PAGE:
|During Project Design
The Project was formulated and prepared in close consultation with the Government, and the development partners active in Bangladesh. The project design considers feedback from beneficiaries, including vulnerable groups, during the damage and needs assessment.
|During Project Implementation
The project will ensure participation of the affected people including the IPs, if any in selection and implementation of the subprojects.
|The objective of the Project is to contribute to sustainable economic growth by minimizing the devastating impact of the severe floods and cyclone, and reducing future risk from similar hazard events. The Project will focus on priority areas identified through consultation with the Government, private sector, nongovernment organizations, and other civil society organizations; and involve community participation. The Project includes capacity building and training to strengthen the Government's disaster preparedness by adopting cost-effective flood and cyclone-resistant infrastructure design standards and improved early warning systems through increased subregional cooperation. It has five parts. Part A: Quick-disbursing Component: Provide import financing for essential commodities and inputs, particularly for agriculture, needed to mitigate the adverse impact of the floods and cyclone, and facilitate quick recovery particularly of crop losses. In accordance with ADB's Disaster and Emergency Assistance Policy (2004), the Project will only finance essential imports identified for an effective disaster recovery program. Part B: Rural Infrastructure Component: Rehabilitate and restore rural infrastructure in 23 districts, including 3,000 kilometers (km) of rural roads and 9,000 meters of bridges and culverts; and build or repair 300 flood and cyclone shelters (including livestock shelters) with sanitary facilities to help communities, especially the poor, during future floods and cyclones. Part C: Municipal Infrastructure Component: Rehabilitate urban infrastructure, including 700 km of roads, 65 km of drains, 850 meters of bridges and culverts, as well as footpaths located in 30 pouroshavas (municipalities). Part D: Roads Component: Rehabilitate 800 km of damaged national, regional and district roads, and 64 bridges and culverts within the country's seven road zones. Part E: Water Resources Component: Rehabilitate flood control, drainage, and irrigation facilities; repair embankment breaches; and repair or replace flood control structures, protective works, and canals under 331 subprojects in 47 districts.|
|The devastating 2007 floods and cyclone, affecting 25 million people in 51 districts, caused severe damage to livelihood, infrastructure, and other assets; and disrupted economic activities, inflicting heavy losses to crops and slowing expansion in industries and services. The combined losses of the floods and cyclone are estimated at over $3 billion. The losses to assets and output because of flooding amount to more than $1 billion. Preliminary assessment indicates that the cyclone caused extensive damage of over $2 billion. The floods and cyclone slowed progress in poverty reduction, with the poor and the vulnerable suffering most in terms of losses to crops, livestock, property, and housing; and reduced income opportunities. The flood and cyclone impact is likely to put pressure on external and domestic balances. The pressure on the current account will amplify, requiring additional assistance to reduce the external financing gap. Pressure on the fiscal balance will increase because of the rise in expenditures for relief efforts; expansion of food-assisted safety nets; and imports of food grains and agricultural inputs, particularly seeds and fertilizer.|
|Contribute to quick restoration of economic activities in 51 districts for about 25 million people seriously affected by the floods and cyclone.|
|Description of Outcome
Restore economic and social activities in flood and cyclone affected areas for about 25 million people, and reduce damage from subsequent floods and cyclones.
|Progress Towards Outcome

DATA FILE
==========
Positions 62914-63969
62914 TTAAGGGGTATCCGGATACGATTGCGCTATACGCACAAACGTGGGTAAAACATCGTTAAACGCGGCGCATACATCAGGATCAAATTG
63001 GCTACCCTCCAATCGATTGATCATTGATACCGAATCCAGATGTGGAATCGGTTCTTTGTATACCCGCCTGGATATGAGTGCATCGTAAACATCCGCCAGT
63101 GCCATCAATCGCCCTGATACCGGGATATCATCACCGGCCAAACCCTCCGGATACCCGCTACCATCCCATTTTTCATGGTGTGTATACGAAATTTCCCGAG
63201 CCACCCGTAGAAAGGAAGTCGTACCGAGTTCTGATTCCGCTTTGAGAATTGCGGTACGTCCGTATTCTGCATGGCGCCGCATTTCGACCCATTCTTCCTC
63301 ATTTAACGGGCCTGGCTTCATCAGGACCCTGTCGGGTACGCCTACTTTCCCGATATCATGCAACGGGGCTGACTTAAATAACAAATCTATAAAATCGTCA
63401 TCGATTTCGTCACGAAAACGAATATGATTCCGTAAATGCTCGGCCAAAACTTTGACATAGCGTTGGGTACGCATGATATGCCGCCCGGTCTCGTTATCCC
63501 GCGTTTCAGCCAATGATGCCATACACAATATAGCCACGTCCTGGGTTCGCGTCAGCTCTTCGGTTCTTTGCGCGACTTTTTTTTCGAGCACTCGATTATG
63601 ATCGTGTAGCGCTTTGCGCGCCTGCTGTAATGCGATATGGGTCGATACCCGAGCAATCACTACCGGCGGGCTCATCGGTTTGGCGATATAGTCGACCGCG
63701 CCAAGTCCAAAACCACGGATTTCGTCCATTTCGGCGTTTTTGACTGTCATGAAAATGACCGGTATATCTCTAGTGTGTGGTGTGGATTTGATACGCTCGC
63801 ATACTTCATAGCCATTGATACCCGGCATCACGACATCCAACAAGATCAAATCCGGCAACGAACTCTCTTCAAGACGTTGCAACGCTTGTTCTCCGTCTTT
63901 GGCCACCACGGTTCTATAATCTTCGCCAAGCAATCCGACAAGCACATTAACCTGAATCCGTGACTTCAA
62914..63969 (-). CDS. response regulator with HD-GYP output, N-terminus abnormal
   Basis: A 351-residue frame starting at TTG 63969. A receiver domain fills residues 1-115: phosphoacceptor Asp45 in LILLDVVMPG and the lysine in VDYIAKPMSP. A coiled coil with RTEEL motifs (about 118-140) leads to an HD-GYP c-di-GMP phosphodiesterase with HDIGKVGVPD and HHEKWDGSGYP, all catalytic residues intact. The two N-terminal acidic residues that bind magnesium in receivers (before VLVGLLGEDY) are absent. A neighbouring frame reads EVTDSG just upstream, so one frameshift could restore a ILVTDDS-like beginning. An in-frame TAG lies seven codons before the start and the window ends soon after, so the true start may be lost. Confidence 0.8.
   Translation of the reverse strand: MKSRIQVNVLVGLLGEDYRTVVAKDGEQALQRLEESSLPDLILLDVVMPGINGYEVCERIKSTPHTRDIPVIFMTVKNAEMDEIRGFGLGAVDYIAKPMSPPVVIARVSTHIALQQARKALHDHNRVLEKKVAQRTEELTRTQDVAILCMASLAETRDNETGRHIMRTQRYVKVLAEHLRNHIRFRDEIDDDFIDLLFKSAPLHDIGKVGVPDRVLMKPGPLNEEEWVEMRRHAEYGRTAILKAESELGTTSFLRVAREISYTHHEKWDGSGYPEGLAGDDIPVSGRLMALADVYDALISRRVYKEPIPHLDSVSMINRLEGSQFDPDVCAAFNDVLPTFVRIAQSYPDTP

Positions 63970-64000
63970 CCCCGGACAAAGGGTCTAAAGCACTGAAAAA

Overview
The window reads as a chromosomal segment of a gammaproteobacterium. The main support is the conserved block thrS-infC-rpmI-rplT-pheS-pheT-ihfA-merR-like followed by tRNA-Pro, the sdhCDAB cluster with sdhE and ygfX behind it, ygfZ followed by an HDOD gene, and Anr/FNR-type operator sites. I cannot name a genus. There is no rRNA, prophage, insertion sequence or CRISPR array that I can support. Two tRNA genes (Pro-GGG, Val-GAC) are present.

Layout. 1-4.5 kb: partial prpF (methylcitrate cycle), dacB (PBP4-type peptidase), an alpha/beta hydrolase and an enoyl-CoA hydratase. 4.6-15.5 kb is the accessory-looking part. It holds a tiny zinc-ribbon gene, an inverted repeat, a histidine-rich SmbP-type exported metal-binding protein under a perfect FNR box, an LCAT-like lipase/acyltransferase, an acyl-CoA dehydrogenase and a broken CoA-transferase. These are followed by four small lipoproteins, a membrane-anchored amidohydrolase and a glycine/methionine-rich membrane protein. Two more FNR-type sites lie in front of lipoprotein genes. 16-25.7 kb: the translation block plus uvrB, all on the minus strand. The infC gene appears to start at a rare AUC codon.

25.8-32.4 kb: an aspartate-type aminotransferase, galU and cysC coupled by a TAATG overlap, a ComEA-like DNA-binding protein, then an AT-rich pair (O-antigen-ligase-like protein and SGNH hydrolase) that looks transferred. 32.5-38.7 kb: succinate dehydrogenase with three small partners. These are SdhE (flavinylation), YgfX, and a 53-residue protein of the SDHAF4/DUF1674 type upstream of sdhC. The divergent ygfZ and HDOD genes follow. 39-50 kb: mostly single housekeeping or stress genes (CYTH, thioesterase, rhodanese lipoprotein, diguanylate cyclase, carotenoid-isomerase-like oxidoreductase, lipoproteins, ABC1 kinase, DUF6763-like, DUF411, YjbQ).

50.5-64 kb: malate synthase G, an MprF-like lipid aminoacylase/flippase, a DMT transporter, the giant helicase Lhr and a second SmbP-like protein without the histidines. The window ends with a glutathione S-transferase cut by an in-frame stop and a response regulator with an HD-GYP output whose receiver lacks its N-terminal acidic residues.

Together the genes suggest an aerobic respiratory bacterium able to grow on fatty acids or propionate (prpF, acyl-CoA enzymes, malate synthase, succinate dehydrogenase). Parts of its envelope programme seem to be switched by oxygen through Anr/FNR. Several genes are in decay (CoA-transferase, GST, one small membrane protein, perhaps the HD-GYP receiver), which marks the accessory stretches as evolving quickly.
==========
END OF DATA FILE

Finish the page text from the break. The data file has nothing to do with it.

|Description of Project Outputs
Part A: Quick-Disbursing Component. High unexpected expenditures by the Government for flood- and cyclone-related recovery and rehabilitation efforts are partially financed Part B: RuralInfrastructure Rural infrastructure rehabilitated; Part C: Municipal Infrastructure Rehabilitated municipal roads,drains, bridges, and culverts. Rehabilitated municipal footpaths, and drains in slums Part D: Roads Rehabilitated national, regional, and district roads and bridges Part E: Water Resources Rehabilitated flood control, drainage, and irrigation facilities
|Status of Implementation Progress (Outputs, Activities, and Issues)
Complied. This project is closed effective 20 April 2011 but showing as an active loan due to non effectivity of closing of its parallel OFID's loan 8209 account.
|Status of Development Objectives
|Date of First Listing||2008 Mar 25|
The Project will require 178 person-months of international consulting and 1,905 person-months of national consulting services to assist the EAs in overall implementation and ensuring resistant quality of civil works, governance, risk management and assessment support, and other related areas. In addition, a TA team consisting of two national individual consultants working in parallel, a financial management specialist for 24 person-months and a civil engineer for 24 person-months, will be required. Consulting firms were, and individual consultants will be, recruited in accordance with ADB's Guidelines on the Use of Consultants and other arrangement satisfactory to ADB for engaging national consultants. Considering the urgency and the need to expedite project implementation, consulting firms were engaged through single source selection procedures as provided for under the Guidelines. At the request of the Borrower, ADB assisted in selection of the consulting firms.
Subprojects will be identified during implementation. The flexibility provided in ADB's Disaster and Emergency Assistance Policy will be used where applicable. National procurement of civil works will follow the Government's Public Procurement Regulations (2003) and Public Procurement Act 2006 and ADB's Guidelines for Procurement. This will not preclude international contractors participating in the bidding.
|Procurement and Consulting Notices
|Concept Clearance||26 Feb 2008|
|Fact-finding||27 Feb 2008 to 10 Mar 2008|
|Management Review Meeting||–|
|Approval||31 Jan 2008|
|Last Review Mission||–|
|Technical Assistance 7057||31 Jan 2008||28 Apr 2008||28 Apr 2008||30 Jun 2010||15 Dec 2010||–|
|Date||Approval Number||ADB (US$ thousand)||Others (US$ thousand)||Net Percentage|
|Cumulative Contract Awards|
|Approval Number||Approved Amount||Revised Amount||Total Commitment||Uncommitted Balance||Total Disbursement||Undisbursed Balance|
|Technical Assistance 7057||200||200||113||87||113||87|
Covenants are categorized under the following categories—audited accounts, safeguards, social, sector, financial, economic, and others. Covenant compliance is rated by category by applying the following criteria: (i) Satisfactory—all covenants in the category are being complied with, with a maximum of one exception allowed, (ii) Partly Satisfactory—a maximum of two covenants in the category are not being complied with, (iii) Unsatisfactory—three or more covenants in the category are not being complied with. As per the 2011 Public Communications Policy, covenant compliance ratings for Project Financial Statements apply only to projects whose invitation for negotiation falls after 2 April 2012.
|Sector||Social||Financial||Economic||Others||Safeguards||Project Financial Statements|
|Responsible ADB Officer||Stefan Ekelund (email@example.com)|
|Responsible ADB Department||South Asia Department|
|Responsible ADB Divisions||Bangladesh Resident Mission|
Roads and Highways Department
Mr. Shamsul Alam
Bangladesh Water Development Board
Md. Sirajul Islam
Local Government Engineering Department
Md. Wahidur Rahman
Finance Division, MOF (EA)
|List of Project Documents||http://www.adb.org/projects/41657-013/documents|